Take a moment to make a mental list of your favorite brands.
Got it? Good.
I’m willing to bet that whether you’re thinking of international giants like Coke or small, family-owned businesses from your hometown, you feel a sense of loyalty towards them. But how did it get that way? How do we, as consumers, form relationships with companies? The short answer: trust.
“Relationships are built on trust. Trust drives revenue.”
– Andrew Davis, founder of Monumental Shift
An obvious way to build prospective clients’ trust is through direct communications like quality content and one-on-one conversations with salespeople—but trust doesn’t start there. No one will be on your mailing list or engaged in a sales conversation unless they feel confident in your business first—and because 83% of B2B buyers check suppliers’ websites during their decision process, trust building has to start there. To make sure your website inspires confidence in prospective customers, be sure to follow these seven dos and don’ts.
1. DO introduce your team.
While most people don’t care to read a bio of every employee at your company, it’s important they have access to key facts—like the name of the CEO, for example. And please, please use a real photo of your staff on your “About” page. I don’t know about you, but I don’t feel very trusting of companies who hide behind stock photos like this one:
2. DON’T gate all your content.
Gated content is essential for generating leads, but ungated content is equally important. If prospects aren’t confident they’ll receive quality content, there’s no incentive for them to give up their personal information in exchange. Of course, one way to prove that your content is worthy is to regularly update your company blog. You can also provide one-page sneak peeks of white papers and other gated assets.
3. DO use progressive profiling.
When you first meet someone in “real life,” you don’t ask them all their personal details, do you? Your website shouldn’t be any different. That’s where progressive profiling comes in. Shorter forms lead to higher conversion rates, and prospects will feel more comfortable gradually sharing information over time.
4. DON’T bank on security badges.
Having security badges on your website and landing pages can be beneficial—or detrimental. If that sounds counterintuitive, take this example from Bizible. They found that a “Scanned Virus Free” badge decreased conversion rates on one of their landing pages—but a “Satisfaction Guaranteed” badge increased them.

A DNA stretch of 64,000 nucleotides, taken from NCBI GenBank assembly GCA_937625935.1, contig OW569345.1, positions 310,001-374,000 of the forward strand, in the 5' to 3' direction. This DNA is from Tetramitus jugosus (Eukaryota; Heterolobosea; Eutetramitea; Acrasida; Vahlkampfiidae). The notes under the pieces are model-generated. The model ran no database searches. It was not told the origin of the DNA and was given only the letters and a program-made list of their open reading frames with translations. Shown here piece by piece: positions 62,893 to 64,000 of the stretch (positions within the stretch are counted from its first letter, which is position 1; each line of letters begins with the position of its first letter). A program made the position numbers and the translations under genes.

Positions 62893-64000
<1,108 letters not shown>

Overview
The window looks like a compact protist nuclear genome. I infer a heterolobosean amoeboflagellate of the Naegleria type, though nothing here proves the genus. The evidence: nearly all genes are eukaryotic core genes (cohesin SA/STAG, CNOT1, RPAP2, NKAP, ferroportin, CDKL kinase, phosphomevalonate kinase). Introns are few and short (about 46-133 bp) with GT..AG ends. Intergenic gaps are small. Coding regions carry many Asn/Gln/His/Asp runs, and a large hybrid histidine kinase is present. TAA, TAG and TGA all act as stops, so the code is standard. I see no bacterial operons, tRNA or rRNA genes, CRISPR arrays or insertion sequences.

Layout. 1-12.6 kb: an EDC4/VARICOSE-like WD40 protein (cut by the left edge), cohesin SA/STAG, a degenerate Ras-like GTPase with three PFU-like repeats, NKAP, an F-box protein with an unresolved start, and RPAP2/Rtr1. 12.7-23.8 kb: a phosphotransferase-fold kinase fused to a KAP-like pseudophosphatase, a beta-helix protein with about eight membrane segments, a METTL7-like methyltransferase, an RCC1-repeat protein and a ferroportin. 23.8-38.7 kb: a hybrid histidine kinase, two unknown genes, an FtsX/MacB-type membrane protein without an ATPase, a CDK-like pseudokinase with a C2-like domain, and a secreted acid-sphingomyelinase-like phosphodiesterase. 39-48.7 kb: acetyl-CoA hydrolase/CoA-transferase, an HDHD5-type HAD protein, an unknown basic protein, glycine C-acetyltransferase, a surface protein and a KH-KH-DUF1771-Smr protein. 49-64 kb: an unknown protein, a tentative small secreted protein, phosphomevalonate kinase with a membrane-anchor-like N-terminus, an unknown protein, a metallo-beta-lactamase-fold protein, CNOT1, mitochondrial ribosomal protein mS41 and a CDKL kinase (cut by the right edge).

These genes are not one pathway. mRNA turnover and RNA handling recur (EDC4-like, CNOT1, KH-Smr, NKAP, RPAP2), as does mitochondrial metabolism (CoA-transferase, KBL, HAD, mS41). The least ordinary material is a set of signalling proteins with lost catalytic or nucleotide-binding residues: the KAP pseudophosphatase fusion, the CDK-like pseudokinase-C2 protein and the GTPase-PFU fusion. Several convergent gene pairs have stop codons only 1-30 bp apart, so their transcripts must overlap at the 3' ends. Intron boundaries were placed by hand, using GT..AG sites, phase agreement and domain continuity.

Success rates will vary depending on your industry, the landing page offer, the type of badge, and even the number of badges you include. Your best bet is to use multivariate testing to see what works best for different pages on your website.
5. DO leverage customer testimonials.
Your company is awesome. You know it, and we know it—but that’s not enough. In order to really trust you, prospective clients need social proof that you’re as wonderful as you say you are. We recently wrote about twelve creative ways you can use case studies in your B2B marketing to give you maximum credibility. My favorite way? Short and sweet video testimonials that you can embed on high-traffic landing pages.
6. DON’T joke about spam.
I recently signed up for kickboxing classes and encountered this form:
Notice the disclaimer at the bottom: “We hate spammers and hope they get roundhouse kicked in the face! We value your privacy & will never share your information with anyone, ever.”
It’s funny and conversational—but here’s the problem: I wasn’t concerned about spam…until they brought it up in conjunction with roundhouse kicks. Is that logical? Probably not, but it’s actually a common reaction to clever or cutesy privacy policies like this one.
ContentVerve tested different privacy statement variations and found that more conversational privacy policies decreased conversions by up to 19%. A straightforward one, on the other hand, increased conversions by 19%. Like with security badges, this is something you should test for yourself to learn what works best.
7. DO link to your corporate social media accounts—and keep them up-to-date.
When I’m researching a company, I often check out the quality of their social media accounts. Are they current? Do they post relevant, well-written content? It may sound superficial, but if a company can’t manage to maintain its own social profiles, I’m not confident that I can trust them with my business.
What other ways do you ensure your site’s visitors feel confident in your brand? Let us know in the comments!